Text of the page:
This begins with articulating a mission and vision that inspire. It continues through identifying the best-performing employees and attempting to attract more like them. Google does this via data collection and analysis. Having created the foundation, they could take a deep dive into assessing which parts of culture work best and why.

With a legion of employees, Google was able to conduct a two-year study with a decent sample size that showed them which psychological conditions are likely to coalesce with the company’s mission and values—not just to create a happy workplace, but to create the best support system possible in which to perform work. This is the essence of culture at its best.

Google’s study found that successful outcomes correlated to the satisfaction of certain human needs, foremost of which was psychological safety. Workers needed to feel confident in taking risks, free of judgment or possible sanction. This let them stretch and sometimes fail—but ultimately innovate. From this confidence stemmed other areas of fulfillment, such as being able to depend on coworkers and to clearly understand the company’s expectations of them, which also helped teams achieve their goals.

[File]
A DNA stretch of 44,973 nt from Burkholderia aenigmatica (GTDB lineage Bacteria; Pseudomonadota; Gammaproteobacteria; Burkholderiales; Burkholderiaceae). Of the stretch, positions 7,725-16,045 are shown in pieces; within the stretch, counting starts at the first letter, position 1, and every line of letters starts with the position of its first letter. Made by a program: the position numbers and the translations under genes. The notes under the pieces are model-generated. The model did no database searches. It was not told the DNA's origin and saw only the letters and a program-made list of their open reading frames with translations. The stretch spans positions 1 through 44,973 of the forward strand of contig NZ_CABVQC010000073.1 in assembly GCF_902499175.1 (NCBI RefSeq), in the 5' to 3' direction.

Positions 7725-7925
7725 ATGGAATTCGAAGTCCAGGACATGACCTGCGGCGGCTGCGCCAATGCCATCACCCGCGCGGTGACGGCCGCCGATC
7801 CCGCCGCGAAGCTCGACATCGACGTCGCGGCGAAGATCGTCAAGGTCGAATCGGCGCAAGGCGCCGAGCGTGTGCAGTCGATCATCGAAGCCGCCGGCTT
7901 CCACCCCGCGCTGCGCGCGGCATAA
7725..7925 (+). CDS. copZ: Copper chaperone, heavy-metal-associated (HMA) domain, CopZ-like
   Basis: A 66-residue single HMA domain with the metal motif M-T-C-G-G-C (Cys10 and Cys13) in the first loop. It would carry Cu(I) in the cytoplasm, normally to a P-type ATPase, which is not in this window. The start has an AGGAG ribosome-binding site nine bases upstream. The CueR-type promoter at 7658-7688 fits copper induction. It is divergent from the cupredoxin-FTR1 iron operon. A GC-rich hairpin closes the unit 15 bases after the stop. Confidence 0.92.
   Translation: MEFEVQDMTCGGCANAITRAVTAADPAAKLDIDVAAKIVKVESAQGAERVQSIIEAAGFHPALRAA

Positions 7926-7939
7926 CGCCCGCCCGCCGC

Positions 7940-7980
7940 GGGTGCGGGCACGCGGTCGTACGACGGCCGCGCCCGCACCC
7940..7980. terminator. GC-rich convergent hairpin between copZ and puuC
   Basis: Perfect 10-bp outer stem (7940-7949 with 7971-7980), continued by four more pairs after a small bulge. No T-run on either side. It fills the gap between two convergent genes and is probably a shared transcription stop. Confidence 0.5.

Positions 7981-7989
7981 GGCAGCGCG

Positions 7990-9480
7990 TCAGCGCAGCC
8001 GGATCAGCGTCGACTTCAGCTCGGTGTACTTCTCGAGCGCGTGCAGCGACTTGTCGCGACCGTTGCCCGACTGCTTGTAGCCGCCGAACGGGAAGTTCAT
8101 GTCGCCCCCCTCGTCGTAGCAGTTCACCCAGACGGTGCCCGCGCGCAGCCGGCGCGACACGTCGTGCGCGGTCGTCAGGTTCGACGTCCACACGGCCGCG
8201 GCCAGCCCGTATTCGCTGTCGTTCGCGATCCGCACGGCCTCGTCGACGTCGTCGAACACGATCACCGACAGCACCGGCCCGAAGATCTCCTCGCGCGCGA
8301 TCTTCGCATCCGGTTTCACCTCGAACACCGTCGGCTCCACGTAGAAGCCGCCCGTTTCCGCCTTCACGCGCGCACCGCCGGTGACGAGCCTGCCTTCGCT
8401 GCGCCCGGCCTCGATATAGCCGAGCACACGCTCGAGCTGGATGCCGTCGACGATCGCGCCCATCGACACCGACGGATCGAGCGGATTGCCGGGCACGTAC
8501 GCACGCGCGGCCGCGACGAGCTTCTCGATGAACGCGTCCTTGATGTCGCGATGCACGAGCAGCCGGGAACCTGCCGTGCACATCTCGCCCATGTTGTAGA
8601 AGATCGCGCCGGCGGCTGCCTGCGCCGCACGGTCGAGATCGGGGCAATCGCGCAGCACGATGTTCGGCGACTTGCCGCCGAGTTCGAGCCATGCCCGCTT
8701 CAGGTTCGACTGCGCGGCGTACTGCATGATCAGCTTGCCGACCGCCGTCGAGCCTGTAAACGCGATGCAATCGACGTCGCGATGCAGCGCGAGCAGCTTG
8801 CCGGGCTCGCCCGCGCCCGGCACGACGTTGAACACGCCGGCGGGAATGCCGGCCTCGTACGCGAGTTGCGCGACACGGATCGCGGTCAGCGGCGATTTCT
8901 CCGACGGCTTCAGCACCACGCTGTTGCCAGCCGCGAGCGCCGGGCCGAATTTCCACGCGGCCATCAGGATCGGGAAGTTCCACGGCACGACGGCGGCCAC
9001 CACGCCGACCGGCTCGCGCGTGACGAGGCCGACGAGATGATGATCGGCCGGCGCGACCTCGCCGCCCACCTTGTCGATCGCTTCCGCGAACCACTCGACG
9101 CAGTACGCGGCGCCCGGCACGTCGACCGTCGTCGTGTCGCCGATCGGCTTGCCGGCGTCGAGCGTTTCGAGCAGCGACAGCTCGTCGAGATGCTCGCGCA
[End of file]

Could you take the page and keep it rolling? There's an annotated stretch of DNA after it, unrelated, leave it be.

Revealing these key conditions and the high performance that resulted from them allowed Google to continue to monitor variables and outcomes for further insights. The numbers instilled confidence in how the company manages its culture, which in turn lets it promote those traits when recruiting talent. Along with Apple and Amazon, Google leaders have embraced culture as a way to draw the best people—and they never let their employees forget who it is that makes those organizations successful.


Leadership speaker Chris Dyer is a recognised performance and company culture expert, Founder and CEO of PeopleG2 and author of The Power of Company Culture (Kogan Page, 2018).